5. Taking advantage of the appeal filed by the respondent, the State of West Bengal filed cross-objections disputing the Institute’s title to the land as well as the compensation money. According to the State no grant of any land either in fact or in law,-valid or invalid, of any land was ever made to the Institute. The Institute, according to the State, was only permitted to put up a building on the site and the finding that the Institute has completed title by adverse possession was erroneous.
6. The Division Bench of the Calcutta High Court heard the appeal and the cross-objections. The learned Judges felt that the question whether there was a grant, valid or invalid in law, and the character of the respondent’s possession of the land from about 1865 requires further careful and detailed consideration. The learned Judges were also of the view that from the various exhibits referred to by the parties before them further records may be available from the Government, the Corporation or the Institute, which may throw considerable light on the point in controversy between the parties. In this view the learned Judges felt that the parties must be permitted to adduce further oral and documentary evidence before the Special Land Acquisition Judge and that the appeal should be disposed of finally after the receipt of such evidence. Accordingly by order dated June, 23, 1959 the learned Judges, retaining the appeal and the cross-objections on the file of the High Court, directed the Special Land Acquisition Judge to record any additional evidence that may be adduced by the parties.
7. After remand It is seen that excepting examining an Assistant Engineer on the side of the appellant State, no further oral or documentary evidence was adduced by the parties. The appeal and the cross-objections were taken up for final hearing after receipt of this evidence. The learned Judges by judgment and decree dated September 9, 1963 agreed with the conclusions arrived at by the Special Land Acquisition Judge and dismissed the appeal filed by the respondent as well as the cross-objections filed by the appellant.
8. The respondent has not further challenged the dismissal, of its appeal. Therefore the point that arose for consideration by the High Court in the cross-objections filed by the appellant alone arises for consideration in this appeal.
9. Mr. B. Sen, learned Counsel for the appellant State, urged three contentions:
(i) In the order of remand passed by the High Court dated June 23, 1959, the learned Judges have categorically held that the exhibits referred to by them in the order and relied on by the Special Land Acquisition Judge for recording finding in favour of, the respondent do not establish the case of a grant or gift though invalid in law set up by the respondent. After remand there was no additional material before the learned Judges for coming to a different conclusion in favour of the respondent;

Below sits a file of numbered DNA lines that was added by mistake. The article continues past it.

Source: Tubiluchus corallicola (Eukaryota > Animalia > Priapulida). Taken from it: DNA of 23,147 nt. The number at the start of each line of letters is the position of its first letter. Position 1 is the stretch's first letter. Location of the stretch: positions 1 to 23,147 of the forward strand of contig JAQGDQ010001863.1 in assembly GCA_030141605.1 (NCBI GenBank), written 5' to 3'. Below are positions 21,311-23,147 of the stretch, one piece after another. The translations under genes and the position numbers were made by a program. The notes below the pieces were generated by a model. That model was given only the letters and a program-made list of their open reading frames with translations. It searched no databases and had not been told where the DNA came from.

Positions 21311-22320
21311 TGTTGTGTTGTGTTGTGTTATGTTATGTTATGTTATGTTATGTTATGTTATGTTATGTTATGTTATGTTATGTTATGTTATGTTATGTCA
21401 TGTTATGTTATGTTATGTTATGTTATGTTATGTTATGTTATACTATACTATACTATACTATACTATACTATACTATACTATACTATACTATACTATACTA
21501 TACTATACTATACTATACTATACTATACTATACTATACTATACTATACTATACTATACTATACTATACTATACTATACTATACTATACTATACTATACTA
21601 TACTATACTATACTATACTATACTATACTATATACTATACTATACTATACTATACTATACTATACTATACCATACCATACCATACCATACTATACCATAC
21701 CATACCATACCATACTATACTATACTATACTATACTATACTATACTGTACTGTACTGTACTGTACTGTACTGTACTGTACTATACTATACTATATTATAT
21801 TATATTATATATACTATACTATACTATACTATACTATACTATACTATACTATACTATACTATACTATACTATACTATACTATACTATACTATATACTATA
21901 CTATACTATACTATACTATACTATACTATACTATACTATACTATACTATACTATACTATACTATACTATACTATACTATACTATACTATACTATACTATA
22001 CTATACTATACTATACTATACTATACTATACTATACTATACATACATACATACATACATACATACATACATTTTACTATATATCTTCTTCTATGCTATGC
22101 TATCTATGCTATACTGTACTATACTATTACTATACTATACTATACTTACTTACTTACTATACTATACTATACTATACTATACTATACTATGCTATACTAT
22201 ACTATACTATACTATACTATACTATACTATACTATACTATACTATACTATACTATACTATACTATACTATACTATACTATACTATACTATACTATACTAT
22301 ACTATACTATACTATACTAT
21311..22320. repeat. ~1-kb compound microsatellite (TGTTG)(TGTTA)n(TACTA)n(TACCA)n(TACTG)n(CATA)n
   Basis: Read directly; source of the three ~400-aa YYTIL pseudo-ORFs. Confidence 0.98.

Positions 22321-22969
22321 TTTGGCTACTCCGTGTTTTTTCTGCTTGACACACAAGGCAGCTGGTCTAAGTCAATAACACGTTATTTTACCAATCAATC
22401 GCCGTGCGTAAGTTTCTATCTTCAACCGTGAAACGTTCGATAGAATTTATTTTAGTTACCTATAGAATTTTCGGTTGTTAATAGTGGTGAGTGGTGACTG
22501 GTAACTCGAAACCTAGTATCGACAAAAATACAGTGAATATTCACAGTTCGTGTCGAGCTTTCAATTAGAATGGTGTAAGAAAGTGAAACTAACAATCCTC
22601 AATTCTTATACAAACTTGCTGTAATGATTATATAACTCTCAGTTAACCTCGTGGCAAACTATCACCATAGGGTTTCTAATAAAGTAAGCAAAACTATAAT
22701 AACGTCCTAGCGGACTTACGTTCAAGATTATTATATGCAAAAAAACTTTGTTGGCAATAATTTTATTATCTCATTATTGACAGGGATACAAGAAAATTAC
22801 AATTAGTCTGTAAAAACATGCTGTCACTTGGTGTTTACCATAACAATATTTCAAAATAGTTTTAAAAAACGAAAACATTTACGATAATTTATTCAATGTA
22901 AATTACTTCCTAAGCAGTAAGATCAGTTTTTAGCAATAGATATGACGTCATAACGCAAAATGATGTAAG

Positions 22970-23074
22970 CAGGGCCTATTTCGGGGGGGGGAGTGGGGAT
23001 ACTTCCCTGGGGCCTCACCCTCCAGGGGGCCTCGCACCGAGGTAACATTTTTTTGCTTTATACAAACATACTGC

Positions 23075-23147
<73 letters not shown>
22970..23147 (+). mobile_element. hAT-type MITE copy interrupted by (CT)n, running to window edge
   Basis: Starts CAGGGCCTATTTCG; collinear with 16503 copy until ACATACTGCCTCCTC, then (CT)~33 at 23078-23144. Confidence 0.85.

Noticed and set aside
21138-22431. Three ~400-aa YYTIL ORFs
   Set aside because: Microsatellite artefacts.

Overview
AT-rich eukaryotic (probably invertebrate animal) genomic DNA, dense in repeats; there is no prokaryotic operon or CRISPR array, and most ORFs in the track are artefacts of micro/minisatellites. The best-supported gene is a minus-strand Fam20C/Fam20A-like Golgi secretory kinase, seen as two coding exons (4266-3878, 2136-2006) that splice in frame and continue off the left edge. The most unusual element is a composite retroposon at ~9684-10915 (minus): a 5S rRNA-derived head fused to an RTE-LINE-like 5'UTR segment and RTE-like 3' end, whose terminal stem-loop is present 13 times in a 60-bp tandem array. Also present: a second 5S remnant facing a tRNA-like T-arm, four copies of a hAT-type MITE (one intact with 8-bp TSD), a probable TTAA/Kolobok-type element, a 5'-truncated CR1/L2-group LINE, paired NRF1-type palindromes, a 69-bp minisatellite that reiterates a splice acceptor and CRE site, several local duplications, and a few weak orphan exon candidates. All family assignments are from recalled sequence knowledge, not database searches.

(ii) The respondent’s specific case was of a grant or gift of the land in question and that is not established by the evidence in the case; and
(iii) The finding of the Special Land Acquisition Judge as well as the High Court that the respondent has completed title by adverse possession is erroneous. On the other hand, the respondent should have been held to be in permissive occupation of the land.
10. Mr. S. R. Banerjee, learned Counsel for the Institute, has supported in full the finding recorded by the Special Land Acquisition Judge and the High Court negative the title of the State to the land.
11. We have been taken through the material evidence on record and we are satisfied that there is no scope for interfering with the decision under appeal.
12. Regarding the first contention of Mr. Sen, it is no doubt true that in the order of remand dated June 23, 1959 the learned Judges have adverted to the material exhibits referred t6 in the award and have stated that from those exhibits the case of a grant or gift though invalid in law may not Immediately or quite easily follow- But a full and complete reading of the discussion contained in the order of remand clearly shows that the learned Judges have not expressed a final view in the manner urged by Mr. Sen. On the other hand, they have stated in more than one place in the order that the view indicated by them is only a prima facie view and that they are not pronouncing a final opinion on the matter with regard to the issue between the parties. Further it is clear from the order of remand that the learned Judges were referring to some of the exhibits only to show that from those exhibits it could be gathered that further material may be available from the parties concerned for the production of which they must be given a further opportunity. We do not find any indication in the order of remand that the learned Judges have expressed a final opinion on the basis of the exhibits referred to by them. If that were so, the learned Judges could have very well proceeded to pronounce judgment as an order of remand would not have served any purpose whatsoever. Therefore, it follows that the first contention of Mr. Sen has to be rejected.